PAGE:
Recognizing good advice, the Festival Committee held the 1st annual Community Lobster Bake in 2013 and it was a huge success!  Check out GoodMorningGloucester to see just how successful the event was!

The Community Lobster Bake will be held again in 2014 on Saturday, August 30, 4:30pm-7:30pm at Maritime Gloucester on Harbor Loop in downtown Gloucester. Enjoy freshly steamed lobster, corn on the cob, and a Virgilio’s roll– all for $15 per person. Relax with your dinner on the slopes of the Fitz Henry Lane lawn while listening to Old Cold Tater & Friends. Also available for sale: hot dogs, hamburgers, cookies, cold sodas & spring water, beer & wine. Tickets available in advance from Maritime Gloucester or at the event.

Cape Ann Brewing Co. is Bringing on the Cans

Jeremy Goldberg, owner of Cape Ann Brewing Co. and his incredible crew have just opened their new canning facility on Whittemore Street in Gloucester…and it is gorgeous.  I’m not sure I’ve ever seen anything so shiny and clean!  I don’t claim to know much about the process of brewing beer, but I can say that their new facility and equipment are incredibly impressive.

On Friday evening they welcomed their “Mug Club” members to tour their new digs and I was happy to tag along.  To use their own words, “Fisherman’s beer — whose bold flavor and character reflect the spirit and courage of the sailors of the North Atlantic fishing fleet — is a tribute to hard work and a salute to friendships that endure.”  Well, it is clear that is true, when in the presence of this group of friends/co-coworkers.  They were excited, enthusiastic, and, as they should be, very proud of what they are accomplishing.

Check out their website for more information

Be on the lookout for the news cans…each design proudly showcasing the Fishermen’s Memorial Statue…and don’t forget to stop by the Pub at Cape Ann Brewing for some great eats, entertainment, and a seat on Gloucester’s Harbor before the nice weather is behind us!

Awesome things happening locally!  Great work, Cape Ann Brewing Co.!

 

Cape Ann Farmer’s Market In Top 100 Nationwide!

Niki Bogin submits-

Hey GMG!

As the keepers of all things amazing about Cape Ann, I wanted to let you guys know that The Daily Meal has complied a list of the top farmers markets in the country, and out of 4000 in the nation, we have been in the top 100 two years running. Even more exciting is that we are one of only a handful in New England to make the list, with the CAFM poised as the #1 in our region.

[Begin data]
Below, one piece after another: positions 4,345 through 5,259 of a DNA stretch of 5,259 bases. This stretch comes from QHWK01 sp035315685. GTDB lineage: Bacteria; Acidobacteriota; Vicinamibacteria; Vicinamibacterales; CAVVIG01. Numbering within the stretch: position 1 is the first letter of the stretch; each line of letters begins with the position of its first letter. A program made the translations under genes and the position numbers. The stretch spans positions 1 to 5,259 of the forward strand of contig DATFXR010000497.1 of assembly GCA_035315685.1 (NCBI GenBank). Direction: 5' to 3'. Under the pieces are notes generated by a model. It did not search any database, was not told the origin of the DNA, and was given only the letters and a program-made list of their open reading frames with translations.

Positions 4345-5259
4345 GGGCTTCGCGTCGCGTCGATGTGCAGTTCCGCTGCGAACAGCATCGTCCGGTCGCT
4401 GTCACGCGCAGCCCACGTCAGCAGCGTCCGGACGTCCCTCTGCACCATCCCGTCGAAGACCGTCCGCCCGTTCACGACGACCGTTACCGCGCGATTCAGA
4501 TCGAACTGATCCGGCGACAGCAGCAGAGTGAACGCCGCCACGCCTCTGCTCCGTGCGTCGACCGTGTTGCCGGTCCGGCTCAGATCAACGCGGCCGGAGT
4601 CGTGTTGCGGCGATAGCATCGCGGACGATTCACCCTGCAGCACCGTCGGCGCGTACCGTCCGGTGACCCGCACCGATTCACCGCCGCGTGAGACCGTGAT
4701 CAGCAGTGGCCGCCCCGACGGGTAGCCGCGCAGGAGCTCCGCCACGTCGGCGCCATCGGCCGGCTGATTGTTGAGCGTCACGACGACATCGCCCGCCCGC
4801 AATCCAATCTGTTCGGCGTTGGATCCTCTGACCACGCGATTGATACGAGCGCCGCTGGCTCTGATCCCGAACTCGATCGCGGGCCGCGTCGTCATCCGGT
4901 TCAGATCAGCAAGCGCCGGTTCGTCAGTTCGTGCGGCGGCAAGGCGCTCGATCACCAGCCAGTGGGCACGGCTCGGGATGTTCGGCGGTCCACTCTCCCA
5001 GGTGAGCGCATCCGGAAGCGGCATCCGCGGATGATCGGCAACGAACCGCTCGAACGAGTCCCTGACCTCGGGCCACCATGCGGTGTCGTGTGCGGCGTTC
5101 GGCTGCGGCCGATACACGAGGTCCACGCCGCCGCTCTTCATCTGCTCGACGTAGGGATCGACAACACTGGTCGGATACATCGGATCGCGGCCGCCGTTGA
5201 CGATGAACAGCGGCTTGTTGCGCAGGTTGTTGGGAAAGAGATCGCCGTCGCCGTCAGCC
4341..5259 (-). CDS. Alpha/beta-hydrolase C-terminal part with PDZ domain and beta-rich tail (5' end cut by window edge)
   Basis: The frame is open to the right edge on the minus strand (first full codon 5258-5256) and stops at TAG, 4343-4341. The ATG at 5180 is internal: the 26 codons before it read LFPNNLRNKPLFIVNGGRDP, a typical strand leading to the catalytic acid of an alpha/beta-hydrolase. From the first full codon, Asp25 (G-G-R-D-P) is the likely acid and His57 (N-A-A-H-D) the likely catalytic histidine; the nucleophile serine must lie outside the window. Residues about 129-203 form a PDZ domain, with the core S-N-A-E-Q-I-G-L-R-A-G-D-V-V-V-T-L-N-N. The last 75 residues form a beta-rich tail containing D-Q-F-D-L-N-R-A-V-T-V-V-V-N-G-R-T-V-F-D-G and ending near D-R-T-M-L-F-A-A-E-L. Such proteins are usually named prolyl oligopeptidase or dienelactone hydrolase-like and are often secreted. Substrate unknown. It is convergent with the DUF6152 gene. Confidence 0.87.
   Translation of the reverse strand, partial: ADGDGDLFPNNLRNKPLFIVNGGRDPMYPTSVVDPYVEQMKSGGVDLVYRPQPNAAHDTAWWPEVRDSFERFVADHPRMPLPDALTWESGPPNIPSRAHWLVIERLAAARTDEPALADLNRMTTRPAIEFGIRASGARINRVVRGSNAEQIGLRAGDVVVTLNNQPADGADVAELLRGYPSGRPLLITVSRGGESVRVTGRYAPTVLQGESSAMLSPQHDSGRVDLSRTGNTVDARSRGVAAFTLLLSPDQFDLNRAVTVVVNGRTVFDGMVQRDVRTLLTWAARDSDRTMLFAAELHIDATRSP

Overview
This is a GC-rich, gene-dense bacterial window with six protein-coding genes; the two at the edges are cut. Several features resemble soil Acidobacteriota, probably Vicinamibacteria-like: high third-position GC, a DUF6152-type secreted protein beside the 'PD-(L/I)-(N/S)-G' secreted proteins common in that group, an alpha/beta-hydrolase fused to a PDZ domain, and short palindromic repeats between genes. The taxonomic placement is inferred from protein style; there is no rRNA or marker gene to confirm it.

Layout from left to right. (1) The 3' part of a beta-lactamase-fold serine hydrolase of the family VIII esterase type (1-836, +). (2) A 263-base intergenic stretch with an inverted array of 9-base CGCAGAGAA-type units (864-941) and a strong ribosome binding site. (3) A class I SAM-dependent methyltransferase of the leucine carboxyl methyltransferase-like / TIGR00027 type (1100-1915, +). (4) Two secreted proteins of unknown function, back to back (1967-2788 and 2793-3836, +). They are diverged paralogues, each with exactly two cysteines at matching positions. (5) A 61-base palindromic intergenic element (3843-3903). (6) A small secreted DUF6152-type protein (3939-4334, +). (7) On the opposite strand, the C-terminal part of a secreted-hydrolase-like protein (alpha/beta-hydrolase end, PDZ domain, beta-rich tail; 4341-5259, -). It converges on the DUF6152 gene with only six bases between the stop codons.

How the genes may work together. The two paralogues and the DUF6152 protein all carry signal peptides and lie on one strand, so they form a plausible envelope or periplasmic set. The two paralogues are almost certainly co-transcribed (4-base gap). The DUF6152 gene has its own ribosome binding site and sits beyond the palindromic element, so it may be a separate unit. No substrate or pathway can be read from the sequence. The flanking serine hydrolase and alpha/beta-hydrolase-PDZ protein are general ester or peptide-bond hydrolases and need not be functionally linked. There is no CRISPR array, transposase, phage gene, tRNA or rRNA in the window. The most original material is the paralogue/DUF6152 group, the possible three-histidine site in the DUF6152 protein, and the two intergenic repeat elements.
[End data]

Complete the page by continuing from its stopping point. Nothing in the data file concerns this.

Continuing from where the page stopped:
It looks like this year it was Trupiano’s sausage that put us over the top, which is completely understandable!

Cheers to all and see you on Thursday at Stage Fort!

Niki
http://www.thedailymeal.com/101-best-farmers-markets-in-america-slideshow

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Lunch Box 101…because some of you have asked.

I’ve said it before and I’ll say it again…I LOVE my job teaching, but I’d be a straight up liar if I didn’t admit that I don’t love summer vacation a bit more.  It isn’t that I need a break from the work or from my amazing students….it is that I love the weeks of freedom to play, sleep, take long day trips, or do nothing at all with my boys.  Late mornings, late nights, sand, salt, water….  How can you not love that?

That having been said, typically, after 9 weeks off, I am ready to go back to work.  I miss my students, I miss the consistency of our schedule, I miss chatting with so many amazing coworkers/friends, and I miss using untouched summer regions of my brain.

One of the best parts about back-to-school is back-to-school shopping!  I don’t go crazy over new clothes…and even if I did, my boys would most likely refuse to wear them.    I get giddy about a couple of things though… new sneakers, new fall yucky weather playground (and fall family farm tour) boots, a few new super thin long and short sleeved shirts for layering, and then the gear!

I’ve also written before about how much I loathe packing lunches….however, being a bit obsessive compulsive, it has become kind of a sport for me.  See  here.

To pack “trash-free”, easy, and fun lunches for the boys….the right gear is essential.  So, on that note, yesterday was lunch gear shopping day!  Exciting, I know!  Actually, that’s kind of a lie, because I did most of it online the other night and they had a big bag ready and waiting for us when we got to the Container Store.  But, once there, we finished up shopping and I let the boys have some input in what else they wanted.

While I realize it is not fascinating business, believe it or not, I’ve been asked by several people what type of “stuff” I buy for lunch boxes.  Many people have also mentioned that packing trash-free lunches sounds difficult, but actually, I find it much easier…and, more importantly, cheaper!  One important factor to mention though is that my boys have access to a microwave to heat up left-overs for lunch…so that may make my lunches different from the norm.